**And accepted by whom? There are various Romanian translations of the Bible. Do you go with the Romanian Orthodox one (which means also including the Apocrypha) or a Protestant one? And which Protestant one? I’m not sure what the situation is now, but when I served, I’m pretty sure that the Bible we used was a version translated in Germany for use by Protestant/Evangelical Christians proselyting in Romania.

3 comments: “Non-English translations and By the Hand of Mormon

  1. lief

    My experience with the Japanese BoM, D&C and PoGP is that they have been translated without reference to any particular translation of the Bible. I was there about 12 years ago, when these scriptures were re-translated from a 1950s translation that used stilted, archaic language to a modern and very readable version.

    I can only guess that the 1950s translation was purposely written to emulate KJV English. The Bible used by members in Japan is a Greek->German->Japanese one that is modern, extremely clear and easy to read. In fact, since I don’t have a modern English bible translation at home, I still use the Japanese to clear up certain passages of my LDS KJV.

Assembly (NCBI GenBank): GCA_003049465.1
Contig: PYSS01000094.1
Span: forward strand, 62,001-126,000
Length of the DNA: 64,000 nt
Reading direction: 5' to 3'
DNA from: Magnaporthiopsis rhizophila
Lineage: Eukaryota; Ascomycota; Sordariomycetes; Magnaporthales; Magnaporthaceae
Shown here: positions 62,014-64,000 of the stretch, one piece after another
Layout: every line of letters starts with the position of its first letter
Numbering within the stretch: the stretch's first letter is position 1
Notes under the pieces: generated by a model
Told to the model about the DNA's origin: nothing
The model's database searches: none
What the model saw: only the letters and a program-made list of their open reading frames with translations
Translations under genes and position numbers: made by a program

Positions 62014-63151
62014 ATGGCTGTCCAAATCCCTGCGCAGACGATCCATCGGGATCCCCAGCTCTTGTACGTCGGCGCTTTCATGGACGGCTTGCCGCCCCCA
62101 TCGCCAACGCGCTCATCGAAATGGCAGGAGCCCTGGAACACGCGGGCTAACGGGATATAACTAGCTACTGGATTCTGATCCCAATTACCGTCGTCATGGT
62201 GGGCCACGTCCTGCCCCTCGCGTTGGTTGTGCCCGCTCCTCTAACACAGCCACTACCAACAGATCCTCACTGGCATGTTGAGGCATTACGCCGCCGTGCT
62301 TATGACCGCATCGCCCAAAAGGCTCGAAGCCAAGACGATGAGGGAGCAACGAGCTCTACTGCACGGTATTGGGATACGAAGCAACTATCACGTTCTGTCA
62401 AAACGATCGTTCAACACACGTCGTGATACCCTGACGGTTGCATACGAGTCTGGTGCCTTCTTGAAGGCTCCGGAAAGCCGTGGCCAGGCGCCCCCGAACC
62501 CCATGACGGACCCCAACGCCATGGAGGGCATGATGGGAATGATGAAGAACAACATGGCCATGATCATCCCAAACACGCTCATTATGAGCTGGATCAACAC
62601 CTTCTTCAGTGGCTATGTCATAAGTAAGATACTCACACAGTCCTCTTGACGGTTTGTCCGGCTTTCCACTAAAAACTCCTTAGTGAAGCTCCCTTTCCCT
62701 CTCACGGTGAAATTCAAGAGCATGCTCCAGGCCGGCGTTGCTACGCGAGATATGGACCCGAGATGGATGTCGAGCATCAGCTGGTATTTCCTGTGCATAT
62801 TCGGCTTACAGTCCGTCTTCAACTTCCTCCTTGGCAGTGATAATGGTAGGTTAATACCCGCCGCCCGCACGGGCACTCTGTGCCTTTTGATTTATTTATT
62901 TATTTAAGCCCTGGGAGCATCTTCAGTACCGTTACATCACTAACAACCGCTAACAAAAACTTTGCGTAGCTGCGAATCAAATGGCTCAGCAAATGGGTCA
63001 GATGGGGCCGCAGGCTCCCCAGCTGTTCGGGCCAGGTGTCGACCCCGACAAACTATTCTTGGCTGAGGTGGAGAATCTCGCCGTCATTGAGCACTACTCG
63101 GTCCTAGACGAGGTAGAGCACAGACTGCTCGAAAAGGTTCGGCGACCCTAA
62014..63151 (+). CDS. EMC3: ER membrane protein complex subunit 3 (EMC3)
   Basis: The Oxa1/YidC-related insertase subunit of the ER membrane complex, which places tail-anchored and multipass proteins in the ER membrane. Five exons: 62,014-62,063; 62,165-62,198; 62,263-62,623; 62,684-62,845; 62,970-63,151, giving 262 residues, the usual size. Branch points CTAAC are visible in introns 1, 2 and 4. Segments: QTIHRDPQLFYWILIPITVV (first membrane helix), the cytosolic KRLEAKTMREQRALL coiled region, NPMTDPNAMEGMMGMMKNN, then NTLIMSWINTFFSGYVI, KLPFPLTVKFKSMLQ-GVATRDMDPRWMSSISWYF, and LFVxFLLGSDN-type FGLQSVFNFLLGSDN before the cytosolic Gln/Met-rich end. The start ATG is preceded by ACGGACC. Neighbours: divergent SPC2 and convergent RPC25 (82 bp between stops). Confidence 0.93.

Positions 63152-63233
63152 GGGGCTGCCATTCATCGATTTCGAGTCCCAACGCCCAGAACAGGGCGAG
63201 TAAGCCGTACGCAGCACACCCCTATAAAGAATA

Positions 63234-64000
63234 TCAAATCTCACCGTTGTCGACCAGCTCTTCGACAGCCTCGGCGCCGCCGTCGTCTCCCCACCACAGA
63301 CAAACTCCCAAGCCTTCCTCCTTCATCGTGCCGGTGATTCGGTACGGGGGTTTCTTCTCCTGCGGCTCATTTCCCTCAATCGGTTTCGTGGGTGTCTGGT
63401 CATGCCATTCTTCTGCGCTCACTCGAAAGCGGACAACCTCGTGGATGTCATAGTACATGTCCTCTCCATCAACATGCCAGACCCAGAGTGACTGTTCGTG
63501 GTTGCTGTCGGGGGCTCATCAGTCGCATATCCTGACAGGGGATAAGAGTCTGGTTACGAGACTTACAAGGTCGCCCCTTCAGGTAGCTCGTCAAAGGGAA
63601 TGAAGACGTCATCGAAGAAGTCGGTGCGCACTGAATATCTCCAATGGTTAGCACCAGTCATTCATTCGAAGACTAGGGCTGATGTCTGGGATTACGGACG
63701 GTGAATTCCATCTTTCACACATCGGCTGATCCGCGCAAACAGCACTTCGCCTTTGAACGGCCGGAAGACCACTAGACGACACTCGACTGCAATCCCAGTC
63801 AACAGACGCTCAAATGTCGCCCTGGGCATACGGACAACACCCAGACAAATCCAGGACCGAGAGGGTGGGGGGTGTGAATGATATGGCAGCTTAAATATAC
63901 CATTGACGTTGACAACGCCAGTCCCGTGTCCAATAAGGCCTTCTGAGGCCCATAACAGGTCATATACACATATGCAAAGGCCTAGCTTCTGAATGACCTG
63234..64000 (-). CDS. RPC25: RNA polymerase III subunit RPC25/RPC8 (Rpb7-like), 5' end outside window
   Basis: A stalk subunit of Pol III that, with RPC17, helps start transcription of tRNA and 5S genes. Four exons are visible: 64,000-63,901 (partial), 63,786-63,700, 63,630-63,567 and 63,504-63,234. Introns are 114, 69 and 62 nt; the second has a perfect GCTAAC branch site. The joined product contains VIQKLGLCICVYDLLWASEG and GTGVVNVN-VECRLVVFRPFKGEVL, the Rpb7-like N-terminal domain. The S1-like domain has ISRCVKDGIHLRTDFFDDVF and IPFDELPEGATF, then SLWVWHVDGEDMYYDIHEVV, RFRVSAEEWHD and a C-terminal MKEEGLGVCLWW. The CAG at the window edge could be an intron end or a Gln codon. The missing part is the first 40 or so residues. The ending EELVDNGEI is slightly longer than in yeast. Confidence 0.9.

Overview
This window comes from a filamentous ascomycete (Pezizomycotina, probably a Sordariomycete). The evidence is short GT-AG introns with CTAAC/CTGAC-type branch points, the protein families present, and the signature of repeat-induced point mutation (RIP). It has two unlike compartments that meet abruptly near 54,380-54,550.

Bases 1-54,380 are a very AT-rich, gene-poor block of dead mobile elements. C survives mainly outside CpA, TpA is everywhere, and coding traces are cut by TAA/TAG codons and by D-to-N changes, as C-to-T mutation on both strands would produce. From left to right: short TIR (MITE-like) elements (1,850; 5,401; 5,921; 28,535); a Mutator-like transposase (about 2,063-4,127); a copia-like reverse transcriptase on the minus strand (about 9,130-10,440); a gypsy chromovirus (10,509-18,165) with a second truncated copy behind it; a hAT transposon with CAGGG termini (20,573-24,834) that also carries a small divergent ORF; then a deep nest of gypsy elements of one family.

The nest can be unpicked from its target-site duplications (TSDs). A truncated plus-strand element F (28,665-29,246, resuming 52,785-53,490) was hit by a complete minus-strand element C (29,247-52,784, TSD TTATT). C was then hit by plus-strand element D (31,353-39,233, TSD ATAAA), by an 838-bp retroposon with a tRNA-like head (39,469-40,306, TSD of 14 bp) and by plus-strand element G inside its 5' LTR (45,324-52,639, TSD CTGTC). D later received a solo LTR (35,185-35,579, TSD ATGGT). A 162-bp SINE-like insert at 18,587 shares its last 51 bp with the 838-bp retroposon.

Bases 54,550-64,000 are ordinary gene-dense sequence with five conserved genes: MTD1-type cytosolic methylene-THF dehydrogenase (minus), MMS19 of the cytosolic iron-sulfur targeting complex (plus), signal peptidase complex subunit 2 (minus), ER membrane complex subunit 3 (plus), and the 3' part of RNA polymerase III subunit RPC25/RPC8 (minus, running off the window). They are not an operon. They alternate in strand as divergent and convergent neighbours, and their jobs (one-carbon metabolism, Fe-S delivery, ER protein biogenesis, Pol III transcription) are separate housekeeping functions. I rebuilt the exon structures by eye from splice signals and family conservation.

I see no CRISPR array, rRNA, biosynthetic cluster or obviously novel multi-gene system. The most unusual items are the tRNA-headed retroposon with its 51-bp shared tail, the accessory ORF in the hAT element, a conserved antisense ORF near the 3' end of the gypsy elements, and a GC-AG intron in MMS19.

So Japan is one example, I think, where the church has abandoned any pretense of sticking to the KJV language and has adopted translations with a modern sound that pairs well with the vernacular bible.

  2. rikker

    I have experience in Thailand. Served a mission there 2002-04. The first translation of the Thai BoM was published in 1976 and is still used. It’s pretty stilted in its language, with a combination of specialized high religious vocabulary, and archaic word choice. Much of it is decently readable, though.